SEO: How marketers can prepare for the Google Penguin update
Introduced in 2012, the Penguin update was released to algorithmically penalise sites that were considered to be involved in link schemes. In particular it focused on those that were found to be buying links or obtaining them through networks or link farms designed to essentially boost Google rankings artificially.
Needless to say that Google’s Penguin update has shaped SEO strategies since it was first introduced into the landscape as it removed what it considered to be poor-quality links.
This meant SEO strategies had to place a lot more emphasis on obtaining quality links and producing content or on-site assets to engage with its users. Ultimately this would develop a backlink profile much more organically.
Rumours of an algorithm update to Penguin have been circulating the industry since 2015 with many seeming to agree it would come this year.
Whilst specifics have yet to be outlined, Google spokespeople have informed us that the update will be real-time which will mean any sites deemed to operate outside of Google’s Webmaster guidelines could be demoted instantly.
Conversely, sites that are penalised might also recover quickly after having removed and/or disavowing the likely penalty triggering backlinks or gained a number of higher quality, organic links.
Assess your current status
The last update to Penguin was almost two years ago, in late 2014. Before you begin putting a plan of action in place, you first need to look at your current state.
Consider your strengths and weaknesses as well as learning about how the previous updates may have impacted your SEO strategies so you can learn from past incidents and mistakes.
When you assess your current status you should take into account things that the Google’s algorithm may consider unacceptable. For example what do the backlink gains looks like?
Are they from topically relevant pages or domains? Are they sidebar or footer links, worse, comment or forum signature links as opposed to natural editorial links? Does your anchor text distribute in a natural way from trusted sources or are they all with your brand or domain name (which is fine and perfectly natural)?
Are there any links that you see that you don’t wish to have associated with your domain?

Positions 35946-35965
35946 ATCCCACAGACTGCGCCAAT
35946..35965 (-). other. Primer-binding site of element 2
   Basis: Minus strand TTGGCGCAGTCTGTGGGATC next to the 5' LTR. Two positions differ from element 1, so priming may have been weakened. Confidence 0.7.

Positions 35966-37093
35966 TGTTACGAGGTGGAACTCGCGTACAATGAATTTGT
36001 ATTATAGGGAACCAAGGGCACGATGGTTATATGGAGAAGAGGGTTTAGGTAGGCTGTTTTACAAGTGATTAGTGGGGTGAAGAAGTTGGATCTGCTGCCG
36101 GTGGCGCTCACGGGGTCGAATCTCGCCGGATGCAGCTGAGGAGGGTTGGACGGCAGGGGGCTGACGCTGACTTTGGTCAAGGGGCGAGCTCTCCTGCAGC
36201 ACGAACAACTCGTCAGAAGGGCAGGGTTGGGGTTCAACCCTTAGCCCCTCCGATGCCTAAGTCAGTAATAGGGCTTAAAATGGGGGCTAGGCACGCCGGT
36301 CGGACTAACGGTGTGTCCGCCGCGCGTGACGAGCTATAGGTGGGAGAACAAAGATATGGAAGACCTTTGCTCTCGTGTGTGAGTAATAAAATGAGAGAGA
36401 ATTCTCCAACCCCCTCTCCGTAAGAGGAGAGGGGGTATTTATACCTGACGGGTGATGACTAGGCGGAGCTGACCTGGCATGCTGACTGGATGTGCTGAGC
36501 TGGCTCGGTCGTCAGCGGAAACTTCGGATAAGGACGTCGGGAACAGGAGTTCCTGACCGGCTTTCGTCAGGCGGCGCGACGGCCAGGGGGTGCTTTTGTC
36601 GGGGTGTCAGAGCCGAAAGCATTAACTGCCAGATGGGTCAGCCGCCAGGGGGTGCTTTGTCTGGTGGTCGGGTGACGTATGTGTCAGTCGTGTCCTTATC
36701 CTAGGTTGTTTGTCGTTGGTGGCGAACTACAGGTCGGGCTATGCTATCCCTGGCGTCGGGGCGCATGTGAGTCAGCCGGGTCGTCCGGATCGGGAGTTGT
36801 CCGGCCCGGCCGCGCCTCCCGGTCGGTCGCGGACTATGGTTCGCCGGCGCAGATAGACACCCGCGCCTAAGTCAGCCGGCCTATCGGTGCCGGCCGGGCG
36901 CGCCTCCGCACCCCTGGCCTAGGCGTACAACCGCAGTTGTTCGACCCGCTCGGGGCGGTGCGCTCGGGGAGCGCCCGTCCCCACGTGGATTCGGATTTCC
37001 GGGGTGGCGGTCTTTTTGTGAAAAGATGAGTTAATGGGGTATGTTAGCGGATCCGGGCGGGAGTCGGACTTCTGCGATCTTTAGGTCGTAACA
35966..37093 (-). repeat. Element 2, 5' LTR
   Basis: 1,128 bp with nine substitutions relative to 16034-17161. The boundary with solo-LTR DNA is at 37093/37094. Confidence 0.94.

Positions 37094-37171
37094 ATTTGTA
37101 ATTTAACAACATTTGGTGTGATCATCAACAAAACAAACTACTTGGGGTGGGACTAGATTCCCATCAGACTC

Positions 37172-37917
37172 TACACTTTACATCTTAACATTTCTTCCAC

Answering the latter question, Google are well aware of a natural amount of toxicity by simply being online from things like content scrapers linking back.
But it’s worth checking what domains are linking and utilising the disavow tool if necessary. It’s an algorithm that’s running with little recourse for publishers, it’s better to play safe and not become collateral damage.
Google have also said that a penalty could be removed by building good links. Press links from tier-one/top-tier publishers might tip the balance away from the bad links to recovery or away from penalisation.
Anchor text diversity
Google has had a colourful history with overly-aggressive anchor text. Even before Penguin was introduced, marketers were penalised for the overuse of keywords and it goes without saying that users weren’t a fan of copy that was over optimised and filled with links.
The very nature of Penguin is to target sites that it considers to be in violation of Google’s guidelines
This was SEO in one of its earliest forms and if you are still using this approach, you might want to consider updating your strategies.
There is no exact goal or guideline to achieve the perfect balance of anchor text. However, as previously mentioned, Google is placing more emphasis on the user experience and therefore marketers are under increasing pressure to make sure their copy is engaging and contains a natural flow.
Optimise internal links
Now could be the time to assess your internal link profile and make any changes required. Internal links can influence how search engines crawl your site and view, prioritise and flow PageRank through the content hierarchy.
Similarly to external links you should avoid over optimisation and be more diverse with anchor text, using synonyms for instance where appropriate.
It’s also worth looking at your website and think of the journey you want users to take through the site and how your internal links can be utilised to direct them to particular sections.
Aggregating content towards hubs can help with SEO. If you're optimising a 'blue widgets' product page, typically the goal is to eventually rank for 'Widgets'. Utilising internal linking you can help guide Google and users through a clear hierarchy.
Focus on quality content
The very nature of Penguin is to target sites that it considers to be in violation of Google’s guidelines. Penalising black-hat SEO techniques involved in manipulating the links pointing to sites. Strictly speaking that means never knowing about a link in advance.
An effective way to ensure you could recover quickly is to make sure you’re providing Google with high quality content that is both engaging and relevant for their users and ultimately yours.
Various updates to Google’s algorithms have taken the focus away from simple ranking methodologies which essentially played in their technology curve, towards a holistic point of view and have placed more emphasis on the user experience.
Therefore, marketers that put more effort into creating the right content and experience across all devices for their digital strategies will be optimally placed to deal with algorithmic updates without sleepless nights.
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